Just as people in the Soviet Union used to whisper jokes about Brezhnev and the Kremlin’s gerontocracy, a similar kind of covert, political, bar humour existed in Serbia during the time of the communist Yugoslavia: so, they would say that one elderly official was led to the Belgrade airport and asked ‘are we going somewhere or picking someone up?’, while another was said to have brought a chair to a buffet and sat at the ‘Swedish table’, and when he began eating and a friend from the party warned him that it was a Smörgåsbord, he said that he would get up when the Swedes arrive.
After many years, the Smörgåsbord is once again a strong political metaphor in Serbia. Just as every political option takes only what it wants from public opinion polls, as though selecting from a Smörgåsbord, so the buffet principle is used after the publishing of every report of the European Commission on Serbia’s progress as an EU membership candidate country. The presenting of these famous reports is now a thing of rituals, expectations and interpretations, while it is most effectively presented in the media when a theatre of “public reading” is created. There is no better example of political reality being a matter of perception than the interpretation of EC progress reports on Serbia.
Every report, including the latest one that arrived in October, is a new buffet, a new Rashomon, a new Rorschach inkblot test. The government sees Serbia progressing towards the EU, the opposition sees it stagnating. And everyone is right – both are happening, which is very sensitised and nuanced even for a skeletal bureaucracy. It’s as though they write to us slowly because we’re incapable of reading quickly. And as though the old habit of communism is returning – reading between the lines.
In an atmosphere when neither the government nor the opposition want EU accession to come too quickly, and those from the EU aren’t rushing us either, all sorts are being written: normalisation with Kosovo is key; the Region is fluctuating between cooperation and rising tensions; Serbia has purportedly taken “a number of actions that contradict the EU’s foreign policy positions” …
Every report, including the latest one that arrived in October, is a new buffet, a new Rashomon, a new Rorschach inkblot test. The government sees Serbia progressing towards the EU, the opposition sees it stagnating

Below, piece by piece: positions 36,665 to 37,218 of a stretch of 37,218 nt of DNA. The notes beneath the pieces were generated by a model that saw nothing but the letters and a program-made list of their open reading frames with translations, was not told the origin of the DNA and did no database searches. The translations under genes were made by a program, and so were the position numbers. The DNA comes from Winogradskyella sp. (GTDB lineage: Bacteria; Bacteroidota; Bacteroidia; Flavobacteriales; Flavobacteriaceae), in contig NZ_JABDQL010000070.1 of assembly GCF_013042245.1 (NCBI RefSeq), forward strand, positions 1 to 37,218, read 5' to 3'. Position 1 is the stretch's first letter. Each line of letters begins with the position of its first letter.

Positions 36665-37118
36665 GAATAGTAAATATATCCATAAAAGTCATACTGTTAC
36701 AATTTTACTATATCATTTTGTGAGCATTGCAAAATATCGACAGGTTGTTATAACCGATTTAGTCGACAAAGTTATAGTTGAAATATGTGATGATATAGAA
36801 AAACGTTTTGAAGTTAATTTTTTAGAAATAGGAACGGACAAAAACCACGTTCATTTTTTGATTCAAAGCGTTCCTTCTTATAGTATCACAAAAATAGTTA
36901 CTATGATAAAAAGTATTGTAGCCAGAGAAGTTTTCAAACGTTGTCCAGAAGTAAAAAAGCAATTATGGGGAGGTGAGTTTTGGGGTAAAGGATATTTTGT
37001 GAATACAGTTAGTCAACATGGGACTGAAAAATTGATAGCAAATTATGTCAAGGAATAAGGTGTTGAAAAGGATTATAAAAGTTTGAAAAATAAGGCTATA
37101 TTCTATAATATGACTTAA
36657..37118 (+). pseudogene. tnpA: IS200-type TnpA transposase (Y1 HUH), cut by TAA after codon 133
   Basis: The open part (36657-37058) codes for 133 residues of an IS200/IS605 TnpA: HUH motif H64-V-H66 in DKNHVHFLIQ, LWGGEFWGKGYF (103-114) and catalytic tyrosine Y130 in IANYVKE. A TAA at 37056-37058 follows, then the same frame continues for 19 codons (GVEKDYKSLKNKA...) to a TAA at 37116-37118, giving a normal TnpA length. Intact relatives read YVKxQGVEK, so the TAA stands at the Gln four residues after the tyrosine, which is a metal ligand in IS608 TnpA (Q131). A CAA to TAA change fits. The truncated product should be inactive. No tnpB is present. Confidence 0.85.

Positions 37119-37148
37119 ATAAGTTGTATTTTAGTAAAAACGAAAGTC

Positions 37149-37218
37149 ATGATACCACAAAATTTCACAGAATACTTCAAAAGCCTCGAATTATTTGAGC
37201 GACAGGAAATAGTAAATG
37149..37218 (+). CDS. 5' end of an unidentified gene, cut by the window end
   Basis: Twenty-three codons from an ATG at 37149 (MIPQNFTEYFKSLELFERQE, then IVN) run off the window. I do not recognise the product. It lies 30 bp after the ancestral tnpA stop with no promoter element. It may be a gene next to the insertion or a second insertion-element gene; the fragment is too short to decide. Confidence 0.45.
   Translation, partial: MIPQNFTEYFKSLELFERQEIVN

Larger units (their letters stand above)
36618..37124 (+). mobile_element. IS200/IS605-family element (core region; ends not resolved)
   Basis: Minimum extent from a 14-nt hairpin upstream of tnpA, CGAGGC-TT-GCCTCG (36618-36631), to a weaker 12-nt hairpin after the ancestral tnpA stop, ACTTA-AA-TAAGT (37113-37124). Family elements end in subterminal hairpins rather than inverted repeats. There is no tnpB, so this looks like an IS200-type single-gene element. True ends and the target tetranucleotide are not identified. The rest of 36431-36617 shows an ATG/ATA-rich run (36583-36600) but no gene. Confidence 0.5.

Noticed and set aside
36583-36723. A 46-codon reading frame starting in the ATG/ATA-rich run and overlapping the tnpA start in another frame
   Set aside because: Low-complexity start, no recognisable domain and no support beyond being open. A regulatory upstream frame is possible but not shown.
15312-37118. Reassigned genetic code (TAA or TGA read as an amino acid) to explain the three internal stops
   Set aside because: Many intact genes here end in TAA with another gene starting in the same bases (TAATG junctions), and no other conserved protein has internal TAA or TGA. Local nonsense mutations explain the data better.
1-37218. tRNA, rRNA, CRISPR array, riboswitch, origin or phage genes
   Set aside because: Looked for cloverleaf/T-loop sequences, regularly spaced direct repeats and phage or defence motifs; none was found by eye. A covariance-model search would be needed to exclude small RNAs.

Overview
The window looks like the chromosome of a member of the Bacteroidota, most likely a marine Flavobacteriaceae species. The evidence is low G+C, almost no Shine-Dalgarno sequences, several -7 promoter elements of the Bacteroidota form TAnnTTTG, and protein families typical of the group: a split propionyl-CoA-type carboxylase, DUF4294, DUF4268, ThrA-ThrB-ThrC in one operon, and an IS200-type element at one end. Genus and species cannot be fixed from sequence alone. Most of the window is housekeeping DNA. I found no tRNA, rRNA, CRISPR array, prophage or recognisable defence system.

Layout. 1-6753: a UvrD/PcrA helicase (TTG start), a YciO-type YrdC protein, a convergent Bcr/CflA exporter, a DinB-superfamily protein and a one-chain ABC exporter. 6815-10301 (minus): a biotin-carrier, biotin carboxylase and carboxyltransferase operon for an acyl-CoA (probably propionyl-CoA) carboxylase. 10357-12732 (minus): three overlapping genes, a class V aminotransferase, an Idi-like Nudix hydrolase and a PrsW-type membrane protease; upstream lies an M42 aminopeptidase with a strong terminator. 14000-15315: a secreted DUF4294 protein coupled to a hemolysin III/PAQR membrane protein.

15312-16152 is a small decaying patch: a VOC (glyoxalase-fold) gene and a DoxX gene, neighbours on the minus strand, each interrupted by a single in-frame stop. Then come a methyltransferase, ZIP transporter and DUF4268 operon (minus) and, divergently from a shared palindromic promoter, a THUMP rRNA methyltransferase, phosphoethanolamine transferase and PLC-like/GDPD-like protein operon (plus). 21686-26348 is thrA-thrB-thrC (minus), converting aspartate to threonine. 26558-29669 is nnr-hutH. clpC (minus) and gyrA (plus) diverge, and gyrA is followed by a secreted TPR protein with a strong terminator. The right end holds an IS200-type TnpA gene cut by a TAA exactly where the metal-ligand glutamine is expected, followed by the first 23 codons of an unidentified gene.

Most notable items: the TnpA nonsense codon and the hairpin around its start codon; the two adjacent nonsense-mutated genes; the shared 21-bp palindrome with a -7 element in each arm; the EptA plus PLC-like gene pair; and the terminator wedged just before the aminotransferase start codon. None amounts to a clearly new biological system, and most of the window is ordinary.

But just enough, one would suggest cynically, proportional to Europe’s determination to see another neurotic member join its ranks. When it comes to migrants, Serbia is a veritable advanced guard outpost of Europe, and it has received plenty of praise for that role. Those who don’t like Vučić’s government will say that the Hungarians are deftly balancing the reports, because Orban is Serbia’s biggest lobbyist on its road to joining the EU, or the EU that he envisages. One even gets the impression that Serbia has already become a member of the Visegrád Group.
But can progress that’s limited by threats and violence against journalists really be progress?
The ‘certain progress’ in the economy is less logically problematic, but this is still a long way from a functioning market economy. Transition is apparently a permanent state, with statistical relapses prolonging longterm inefficiency. Little progress has been made with the judiciary. Incendiary rhetoric continues to persist in the public sphere, with the political climate still polarised, while on the other side, paradoxically, the interparty dialogue is seen as being aimed at reaching a broad party consensus on EU-related reforms, which is ‘of crucial importance to the country’s progress on the road to the EU’.
In a state of well-rehearsed simulations and role playing, one gets the impression that last year’s EC progress report was much more critical than this new one. But that is only the impression, as we’ve already said – it is a matter of perception, but also more skilful reading on the part of the authorities.
It seems as though everyone – both the government and the opposition, and Serbia as a whole – is “encouraged”, comforted by the recommendation that two more clusters be opened. It is as if there is an emergence of nostalgia for Štefan Füle, who was perhaps the best when it came to his ability to beautifully ‘encourage’ us. If you’ve forgotten about him, he was once the commissioner for something that was still called “enlargement”, and which many believed in… at least in Serbia.